We taught both our kids the little doggerel, “Ini, mini, mine, mo, catch a tiger by the toe.  If he hollers make him pay, fifty dollars every day.  My mother told me to pick the very best one and you are it.”  That’s a simple way for kids to make decisions.  And if you are smart you can manipulate it by adding this at the end, “my mother told me to pick the very best one and you are not it.” 

In the Old Testament, they had what was called the Urim and Thumim, which were basically dice that were rolled and if they turned out a certain way, then that was God’s will.  They might as well have done “ini, mini,” or drawn straws.  Another Old Testament way was to look for a sign.  Gideon did.  If it rains on Thursday then I’m not supposed to go to Atlanta shopping. (That’s just good common sense.) Looking for signs is a good way, it seems to me, to avoid having to make a decision.

When I was a teenager, Christian people told me all kinds of stuff.  They meant well, but some of the stuff I was told wasn’t too good.  Someone told me that God had a blueprint for my life.   In other words, like an architect has plans, God has plans.  That was re-assuring because it told me that God does care about me.  It told me that my life was all laid out for me; all I had to do was figure out that blueprint.   But then I got to thinking about that analogy.  All the blueprints I have seen have been done in ink.  What if I make a bad decision?  And where does that leave my free will?  Don’t I make decisions every day?  Has God already planned out my life in great detail?  And what about disease and disaster and how do they fit into that blueprint? 

My wife died from cancer at a way too early age.  Was that a part of the blueprint?  I sure hope not. I had more questions than answers.  I threw the blueprint idea in the garbage.  But I kept the idea that God does care about my life.  And as someone said, “God is bigger than his plans.”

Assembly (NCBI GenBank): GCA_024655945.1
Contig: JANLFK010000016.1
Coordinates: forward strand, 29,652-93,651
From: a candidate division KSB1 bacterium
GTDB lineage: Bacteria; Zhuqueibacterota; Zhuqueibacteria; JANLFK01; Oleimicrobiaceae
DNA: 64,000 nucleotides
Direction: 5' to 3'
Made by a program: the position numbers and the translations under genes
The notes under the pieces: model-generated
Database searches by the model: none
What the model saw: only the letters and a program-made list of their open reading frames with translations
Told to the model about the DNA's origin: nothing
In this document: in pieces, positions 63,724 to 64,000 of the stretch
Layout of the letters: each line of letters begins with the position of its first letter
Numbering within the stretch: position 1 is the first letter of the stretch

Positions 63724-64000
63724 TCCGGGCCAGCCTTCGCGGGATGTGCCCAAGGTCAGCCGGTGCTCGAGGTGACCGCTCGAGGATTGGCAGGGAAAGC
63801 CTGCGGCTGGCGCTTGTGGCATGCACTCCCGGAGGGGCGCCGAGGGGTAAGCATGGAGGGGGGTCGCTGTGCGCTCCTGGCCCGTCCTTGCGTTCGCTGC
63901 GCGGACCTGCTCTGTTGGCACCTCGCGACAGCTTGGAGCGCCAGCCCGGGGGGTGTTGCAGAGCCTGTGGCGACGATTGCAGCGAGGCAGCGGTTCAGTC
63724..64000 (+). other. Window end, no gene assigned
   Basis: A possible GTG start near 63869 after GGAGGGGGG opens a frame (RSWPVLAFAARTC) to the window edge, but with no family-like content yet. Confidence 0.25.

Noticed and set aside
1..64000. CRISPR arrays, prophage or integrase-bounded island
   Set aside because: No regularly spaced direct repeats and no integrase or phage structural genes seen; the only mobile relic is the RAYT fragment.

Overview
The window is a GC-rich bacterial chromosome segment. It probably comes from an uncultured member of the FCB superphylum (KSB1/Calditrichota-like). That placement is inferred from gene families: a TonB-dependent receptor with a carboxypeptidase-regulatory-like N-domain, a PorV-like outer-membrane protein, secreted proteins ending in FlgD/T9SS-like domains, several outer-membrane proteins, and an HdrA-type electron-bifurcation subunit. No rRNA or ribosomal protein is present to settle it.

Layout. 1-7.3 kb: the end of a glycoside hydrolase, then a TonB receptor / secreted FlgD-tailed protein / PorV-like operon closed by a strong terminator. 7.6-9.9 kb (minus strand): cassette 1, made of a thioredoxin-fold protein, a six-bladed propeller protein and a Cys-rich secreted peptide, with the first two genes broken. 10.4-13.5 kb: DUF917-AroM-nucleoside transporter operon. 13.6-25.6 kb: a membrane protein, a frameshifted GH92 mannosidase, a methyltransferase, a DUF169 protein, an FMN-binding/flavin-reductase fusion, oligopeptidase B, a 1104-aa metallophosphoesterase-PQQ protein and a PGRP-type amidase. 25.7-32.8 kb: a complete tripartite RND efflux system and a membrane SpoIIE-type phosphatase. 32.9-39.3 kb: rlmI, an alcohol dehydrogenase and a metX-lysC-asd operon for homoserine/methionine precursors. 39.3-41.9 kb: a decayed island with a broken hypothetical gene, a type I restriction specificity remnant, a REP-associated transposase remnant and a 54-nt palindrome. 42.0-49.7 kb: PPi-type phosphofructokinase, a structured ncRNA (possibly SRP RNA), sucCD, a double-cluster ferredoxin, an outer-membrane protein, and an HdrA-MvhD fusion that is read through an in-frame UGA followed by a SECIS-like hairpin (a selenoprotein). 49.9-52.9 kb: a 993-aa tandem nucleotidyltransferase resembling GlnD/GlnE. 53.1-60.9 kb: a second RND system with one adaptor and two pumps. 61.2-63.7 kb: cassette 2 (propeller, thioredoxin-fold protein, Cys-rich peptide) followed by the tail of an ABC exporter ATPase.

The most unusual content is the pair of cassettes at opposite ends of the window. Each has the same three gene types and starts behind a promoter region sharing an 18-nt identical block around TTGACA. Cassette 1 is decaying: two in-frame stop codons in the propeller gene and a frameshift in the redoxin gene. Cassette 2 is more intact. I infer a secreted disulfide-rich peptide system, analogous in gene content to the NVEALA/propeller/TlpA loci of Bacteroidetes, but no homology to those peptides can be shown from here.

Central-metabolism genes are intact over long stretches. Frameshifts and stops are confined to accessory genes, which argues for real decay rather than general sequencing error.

Also, when I was a teenager, an evangelist told me, “The only decision you have to make is to follow Jesus, and then God will make all the other decisions for you.”  I promise, that’s what he said!  That’s baloney.  That’s a pile of baloney.  I make decisions every day.  Some good and some bad.  They are my decisions, and I must own them. 

Someone else told me, when I was a teenager, just to read the Bible and I would discover God’s will for my life.  Lots of people do this.  For example, a young person is trying to decide whether to stay home or go away for college. (UWG folk say “Stay home!!)  So, according to this method, he might open up the Bible and pray, “Lord show me your will.”  And as he reads the Bible he comes across these words: “Thou shalt surely go away.”  He then interprets this to be God’s will.  Really?

Then someone told me that God would open doors in life for me.  All I had to do was walk through the door.  “Hey, I can do that. And, yea, I don’t have to make decisions; all I have to do is recognize an open door and walk through it.”  That sounded great until I reached a point in life where I had two open doors.  Then what?  Make a decision?

It seems to me that many of our ways for determining God’s will are in fact, ways for us to avoid responsibility and ways to avoid decision making.  Why are we so afraid of making decisions?  Is it because we fear we will make a bad one? 

I don’t know if God has all the details about our lives planned out.  Does God really care which tie I wear?  Does God really care if I eat a hamburger or shrimp for lunch?  Part of our maturity as Christians is discovering what really matters in life.  People are more important than things.  What shirt we wear is not nearly as important as loving our family and friends.  I don’t know if God has a plan about exactly whom we should marry, but I do believe that it is God’s will that whomever we marry, we love them, trust them, and treat them with kindness.  

So, we should welcome the opportunity to make decisions.  We should make then prayerfully, but with the understanding that prayer and faith don’t exempt us from bad decisions.  In all of our world, only humans are free to decide things. So, make decisions and quit worrying about missing God’s will. 

And while you are quitting that, you might want to quit the “Ini mini mini mo” thing.  

~Pastor Steve

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